21. Mexico Meg Teeth

    Has anyone seen Meg teeth from Mexico? I'm currently working in Mexico and one of my coworkers is trying to sell me a big Meg tooth that looks very similar to the North Carolina teeth.
  22. Found Giant Oyster?

    Hi, I found this giant oyster in the Mexican Golf. It weights around 13kgs. I found this article about something similar, where they did a MRI on the oyster. - https://www.dailymail.co.uk/sciencetech/article-2154813/amp/The-100-million-year-old-oyster-times-normal-size-undergo-MRI-scan-contains-worlds-biggest-pearl.html and here the same story with more details, but in spanish - https://insolitonoticias.com/ostra-fosil-de-145-millones-de-anos-podria-contener-una-perla-gigante/ Cheers.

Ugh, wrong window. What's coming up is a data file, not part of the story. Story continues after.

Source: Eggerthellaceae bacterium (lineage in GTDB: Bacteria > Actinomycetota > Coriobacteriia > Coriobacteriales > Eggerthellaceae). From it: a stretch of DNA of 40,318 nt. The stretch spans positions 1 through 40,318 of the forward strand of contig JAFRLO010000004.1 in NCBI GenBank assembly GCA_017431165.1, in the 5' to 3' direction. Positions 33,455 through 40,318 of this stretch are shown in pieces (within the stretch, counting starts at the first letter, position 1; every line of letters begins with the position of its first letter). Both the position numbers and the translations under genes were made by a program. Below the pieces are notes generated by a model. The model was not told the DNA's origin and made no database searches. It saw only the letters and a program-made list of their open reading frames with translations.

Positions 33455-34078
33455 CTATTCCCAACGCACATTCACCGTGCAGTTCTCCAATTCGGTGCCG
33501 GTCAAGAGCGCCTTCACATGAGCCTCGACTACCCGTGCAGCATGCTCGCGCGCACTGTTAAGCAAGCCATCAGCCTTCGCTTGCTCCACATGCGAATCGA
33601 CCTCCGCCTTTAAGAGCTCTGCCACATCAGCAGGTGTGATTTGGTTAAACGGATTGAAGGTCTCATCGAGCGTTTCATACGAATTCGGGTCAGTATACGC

23. Encope borealis (A.H.Clark 1946)

    From the album Echinodermata

    9cm. Sand dollar. I'm assuming that this comes from Pleistocene layers somewhere in Mexico. The seller had no idea, but fortunately the friends here in the forum did.
  24. Encope grandis (Agassiz 1841)

    From the album Echinodermata

    9.5cm. Sand dollar. I'm assuming that this comes from Pleistocene layers somewhere in Mexico. The seller had no idea, but fortunately the friends here in the forum did.
  25. Mellitella stokesi (Agassiz 1841)

    From the album Echinodermata

    9.5cm. Sand dollar. I'm assuming that this comes from Pleistocene layers somewhere in Mexico. The seller had no idea, but fortunately the friends here in the forum did.